World is watching how we deal with the global big guns
DATA Protection Commissioner Billy Hawkes has been armed with a water pistol to fight the big bazookas that belong to the likes of Facebook and Google.
Data commissioners elsewhere are also small fry compared to the Googles and Facebooks of this world, but at least they have many more staff than Mr Hawkes. He has just 24 staff (although the number will soon rise to 30) to regulate companies such as Google, which recorded after-tax profits of $9.7bn (€7.4bn) last year. His opposite number in France has around 140 staff while his German counterpart has 100 staff at a federal level and about the same number working at local level.
This is far from ideal. Ireland is the European home of many of the world's greatest and most controversial technology companies. We have lured them here with our low taxes but we now have a duty and responsibility to regulate them better than we have regulated other entities in the past.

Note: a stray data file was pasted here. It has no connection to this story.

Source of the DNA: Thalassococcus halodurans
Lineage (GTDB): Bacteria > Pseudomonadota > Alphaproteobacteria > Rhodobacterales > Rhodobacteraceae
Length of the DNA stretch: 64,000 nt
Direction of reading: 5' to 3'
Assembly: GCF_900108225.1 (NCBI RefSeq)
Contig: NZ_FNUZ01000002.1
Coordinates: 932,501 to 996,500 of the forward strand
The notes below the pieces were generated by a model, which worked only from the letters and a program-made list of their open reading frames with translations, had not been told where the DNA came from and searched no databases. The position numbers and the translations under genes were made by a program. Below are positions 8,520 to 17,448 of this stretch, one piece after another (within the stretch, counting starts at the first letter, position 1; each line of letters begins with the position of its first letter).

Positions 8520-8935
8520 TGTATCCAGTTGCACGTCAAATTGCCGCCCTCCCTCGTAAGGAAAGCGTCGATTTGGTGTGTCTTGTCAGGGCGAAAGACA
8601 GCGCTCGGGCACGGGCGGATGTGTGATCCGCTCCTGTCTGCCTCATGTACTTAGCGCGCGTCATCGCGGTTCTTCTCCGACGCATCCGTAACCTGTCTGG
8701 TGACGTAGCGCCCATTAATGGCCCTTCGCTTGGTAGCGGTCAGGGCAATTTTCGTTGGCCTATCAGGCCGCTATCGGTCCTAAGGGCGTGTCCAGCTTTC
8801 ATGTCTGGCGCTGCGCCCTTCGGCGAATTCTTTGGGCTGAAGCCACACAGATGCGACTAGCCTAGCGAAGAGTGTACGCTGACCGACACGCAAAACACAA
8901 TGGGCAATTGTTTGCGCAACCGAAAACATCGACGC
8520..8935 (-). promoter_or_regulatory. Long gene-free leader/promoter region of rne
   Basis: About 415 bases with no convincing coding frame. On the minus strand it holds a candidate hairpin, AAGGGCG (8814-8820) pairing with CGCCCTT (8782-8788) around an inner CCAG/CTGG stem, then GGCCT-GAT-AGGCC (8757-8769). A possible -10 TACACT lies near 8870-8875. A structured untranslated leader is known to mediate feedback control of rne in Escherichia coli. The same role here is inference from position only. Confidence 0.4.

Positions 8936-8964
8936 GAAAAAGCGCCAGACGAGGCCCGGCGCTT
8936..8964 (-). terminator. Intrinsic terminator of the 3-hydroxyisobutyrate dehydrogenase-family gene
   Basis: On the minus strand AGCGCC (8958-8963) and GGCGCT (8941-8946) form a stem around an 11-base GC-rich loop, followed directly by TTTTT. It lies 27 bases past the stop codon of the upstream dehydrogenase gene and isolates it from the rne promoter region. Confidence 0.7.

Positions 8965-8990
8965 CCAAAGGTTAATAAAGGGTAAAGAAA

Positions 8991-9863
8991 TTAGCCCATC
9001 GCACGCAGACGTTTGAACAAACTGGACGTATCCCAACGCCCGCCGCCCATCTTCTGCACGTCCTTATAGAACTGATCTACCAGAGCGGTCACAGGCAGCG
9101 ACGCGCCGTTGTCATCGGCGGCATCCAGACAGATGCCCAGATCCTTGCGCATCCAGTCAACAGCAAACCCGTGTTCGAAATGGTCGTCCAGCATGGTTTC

We cannot afford to become the Wild West of the technology sector so soon after we crashed and burned in the financial sector. With a budget that would hardly pay for the bean bags at Google's offices around the world, it is little wonder that Mr Hawkes usually opts for the non-confrontational "recommendation" route rather than direct enforcement which could lead to lengthy and expensive court cases.
This latest case between the Austrian students and the support from other countries for their action is a reminder that legal action cannot be avoided and the world is watching how we perform as a country.
Clearly the tech companies don't carry the same systemic risk to the economy that the banks did, but how a company such as Facebook uses members' data should be of huge concern to people who use the site.
Even those who don't use Facebook should be concerned about Ireland Inc's reputation for regulation. Mr Hawkes has broad shoulders but it is in all our interests to give him the help he needs.